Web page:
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English Science: Bacon to Newton (Cambridge English Prose Texts)

by Brian Vickers

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Seventeenth-century England witnessed an unprecedented flourishing of natural philosophy, inspired by Francis Bacon's call for a new science based on observation and experiment, to be carried out in collective research projects,whose findings would be communicated in clear language. This anthology documents the effect of Bacon's ideas in the remarkably fruitful period following 1660. It includes his sketch of a scientific research institute in the New Atlantis (1627), which inspired the founding of the Royal Society in 1662, as acknowledged by Thomas Sprat in its History, excerpted here. Bacon's plea for an appropriate language for science also affected the Royal Society, as Sprat records, and gave birth to a number of schemes for man-made artificial languages, represented here by John Wilkins's Essay Towards a Real Character and a Philosophical Language (1668). This reader gives full coverage to the dramatic understanding of nature achieved through experiments using newly developed scientific instruments: Robert Boyle's investigation of air pressure; Hooke and Henry Power's mastery of the microscope; and Isaac Newton's use of the prism to show that light is not homogeneous but composed of many different colours. The selections are accompanied by a general introduction, extensive notes, contemporary illustrations, a glossary of obsolete and technical terms and an updated bibliography.… (more)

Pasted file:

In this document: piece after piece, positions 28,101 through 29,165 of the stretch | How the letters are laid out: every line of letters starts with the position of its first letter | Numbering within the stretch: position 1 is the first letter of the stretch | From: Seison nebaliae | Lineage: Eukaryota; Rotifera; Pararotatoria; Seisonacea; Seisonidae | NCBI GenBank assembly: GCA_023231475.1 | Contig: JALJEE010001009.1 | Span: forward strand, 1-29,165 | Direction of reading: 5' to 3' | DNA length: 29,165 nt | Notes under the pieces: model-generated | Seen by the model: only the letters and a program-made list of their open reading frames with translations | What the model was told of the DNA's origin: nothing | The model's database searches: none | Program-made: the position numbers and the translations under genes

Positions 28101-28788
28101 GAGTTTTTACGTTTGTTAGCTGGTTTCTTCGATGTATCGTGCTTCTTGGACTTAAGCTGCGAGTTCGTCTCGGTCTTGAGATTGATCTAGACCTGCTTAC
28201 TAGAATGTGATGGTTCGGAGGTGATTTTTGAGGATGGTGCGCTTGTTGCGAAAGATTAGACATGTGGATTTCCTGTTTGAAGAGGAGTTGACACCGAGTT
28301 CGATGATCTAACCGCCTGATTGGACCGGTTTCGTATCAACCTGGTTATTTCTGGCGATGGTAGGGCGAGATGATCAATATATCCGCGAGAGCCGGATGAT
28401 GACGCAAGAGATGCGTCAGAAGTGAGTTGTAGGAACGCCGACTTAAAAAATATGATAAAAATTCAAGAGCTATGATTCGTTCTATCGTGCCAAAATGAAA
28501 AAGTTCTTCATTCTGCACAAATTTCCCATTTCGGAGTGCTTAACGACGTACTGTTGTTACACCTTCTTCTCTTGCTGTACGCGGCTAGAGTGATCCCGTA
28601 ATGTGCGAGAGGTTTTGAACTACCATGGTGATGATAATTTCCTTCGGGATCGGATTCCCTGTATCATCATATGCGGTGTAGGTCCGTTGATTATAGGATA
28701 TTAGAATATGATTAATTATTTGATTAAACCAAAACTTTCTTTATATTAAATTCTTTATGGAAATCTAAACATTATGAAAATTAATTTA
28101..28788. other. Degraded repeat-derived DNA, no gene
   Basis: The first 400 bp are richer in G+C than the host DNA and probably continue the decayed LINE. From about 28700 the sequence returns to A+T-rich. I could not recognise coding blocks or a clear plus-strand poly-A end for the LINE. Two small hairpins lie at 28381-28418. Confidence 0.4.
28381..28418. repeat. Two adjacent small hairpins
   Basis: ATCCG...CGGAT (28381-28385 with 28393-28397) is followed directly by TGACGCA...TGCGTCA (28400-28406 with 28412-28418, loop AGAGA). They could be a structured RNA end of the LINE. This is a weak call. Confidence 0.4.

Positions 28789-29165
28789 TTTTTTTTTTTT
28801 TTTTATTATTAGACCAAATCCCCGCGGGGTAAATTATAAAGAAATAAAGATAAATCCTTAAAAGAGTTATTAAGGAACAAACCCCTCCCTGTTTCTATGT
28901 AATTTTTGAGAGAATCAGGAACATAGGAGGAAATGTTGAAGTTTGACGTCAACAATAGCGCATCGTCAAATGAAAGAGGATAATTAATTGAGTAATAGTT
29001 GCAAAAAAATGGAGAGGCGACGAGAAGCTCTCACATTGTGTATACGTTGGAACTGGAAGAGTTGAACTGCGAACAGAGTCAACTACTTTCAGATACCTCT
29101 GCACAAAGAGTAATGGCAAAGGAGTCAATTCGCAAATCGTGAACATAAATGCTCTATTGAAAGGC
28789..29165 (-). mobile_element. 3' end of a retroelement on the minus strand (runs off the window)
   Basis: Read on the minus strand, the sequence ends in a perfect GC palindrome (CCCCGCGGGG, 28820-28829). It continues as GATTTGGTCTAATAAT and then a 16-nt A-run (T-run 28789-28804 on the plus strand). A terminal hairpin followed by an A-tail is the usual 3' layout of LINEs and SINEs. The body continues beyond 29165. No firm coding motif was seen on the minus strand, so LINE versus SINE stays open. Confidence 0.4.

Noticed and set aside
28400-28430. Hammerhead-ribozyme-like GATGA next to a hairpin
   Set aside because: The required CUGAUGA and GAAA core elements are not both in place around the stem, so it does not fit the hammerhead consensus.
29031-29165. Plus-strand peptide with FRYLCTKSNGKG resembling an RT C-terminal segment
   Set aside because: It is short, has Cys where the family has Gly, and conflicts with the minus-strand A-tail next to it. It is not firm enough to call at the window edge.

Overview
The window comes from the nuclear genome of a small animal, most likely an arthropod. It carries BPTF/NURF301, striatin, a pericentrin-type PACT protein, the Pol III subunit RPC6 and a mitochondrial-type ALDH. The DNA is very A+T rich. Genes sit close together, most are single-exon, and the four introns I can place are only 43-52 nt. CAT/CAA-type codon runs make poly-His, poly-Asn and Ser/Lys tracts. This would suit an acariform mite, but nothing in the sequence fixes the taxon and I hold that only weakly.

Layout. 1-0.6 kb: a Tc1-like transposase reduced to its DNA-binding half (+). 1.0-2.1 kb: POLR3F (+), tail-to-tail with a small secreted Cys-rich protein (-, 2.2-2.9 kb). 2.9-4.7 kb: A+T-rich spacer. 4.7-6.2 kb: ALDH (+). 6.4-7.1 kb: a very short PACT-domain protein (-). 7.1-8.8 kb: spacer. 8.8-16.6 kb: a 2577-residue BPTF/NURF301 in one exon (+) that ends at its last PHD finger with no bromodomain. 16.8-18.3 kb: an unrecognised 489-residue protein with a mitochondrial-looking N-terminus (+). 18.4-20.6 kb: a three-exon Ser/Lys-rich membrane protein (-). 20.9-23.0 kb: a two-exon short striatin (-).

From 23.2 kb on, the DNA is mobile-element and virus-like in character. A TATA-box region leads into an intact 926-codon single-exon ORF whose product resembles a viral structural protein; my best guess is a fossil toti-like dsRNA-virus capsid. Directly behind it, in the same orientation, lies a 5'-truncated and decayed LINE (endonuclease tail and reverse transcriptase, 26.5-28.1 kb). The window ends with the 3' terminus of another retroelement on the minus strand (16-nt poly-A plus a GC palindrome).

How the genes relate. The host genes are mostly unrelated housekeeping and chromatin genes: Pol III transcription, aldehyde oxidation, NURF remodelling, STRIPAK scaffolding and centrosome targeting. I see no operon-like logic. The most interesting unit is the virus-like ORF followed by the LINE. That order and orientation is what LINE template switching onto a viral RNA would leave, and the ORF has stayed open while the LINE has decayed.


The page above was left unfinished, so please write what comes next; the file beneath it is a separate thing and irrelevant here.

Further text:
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Seventeenth-century England witnessed an unprecedented flourishing of natural philosophy, inspired by Francis Bacon's call for a new science based on observation and experiment, to be carried out in collective research projects,whose findings would be communicated in clear language. This anthology documents the effect of Bacon's ideas in the remarkably fruitful period following 1660. It includes his sketch of a scientific research institute in the New Atlantis (1627), which inspired the founding of the Royal Society in 1662, as acknowledged by Thomas Sprat in its History, excerpted here. Bacon's plea for an appropriate language for science also affected the Royal Society, as Sprat records, and gave birth to a number of schemes for man-made artificial languages, represented here by John Wilkins's Essay Towards a Real Character and a Philosophical Language (1668). This reader gives full coverage to the dramatic understanding of nature achieved through experiments using newly developed scientific instruments: Robert Boyle's investigation of air pressure; Hooke and Henry Power's mastery of the microscope; and Isaac Newton's use of the prism to show that light is not homogeneous but composed of many different colours. The selections are accompanied by a general introduction, extensive notes, contemporary illustrations, a glossary of obsolete and technical terms and an updated bibliography.

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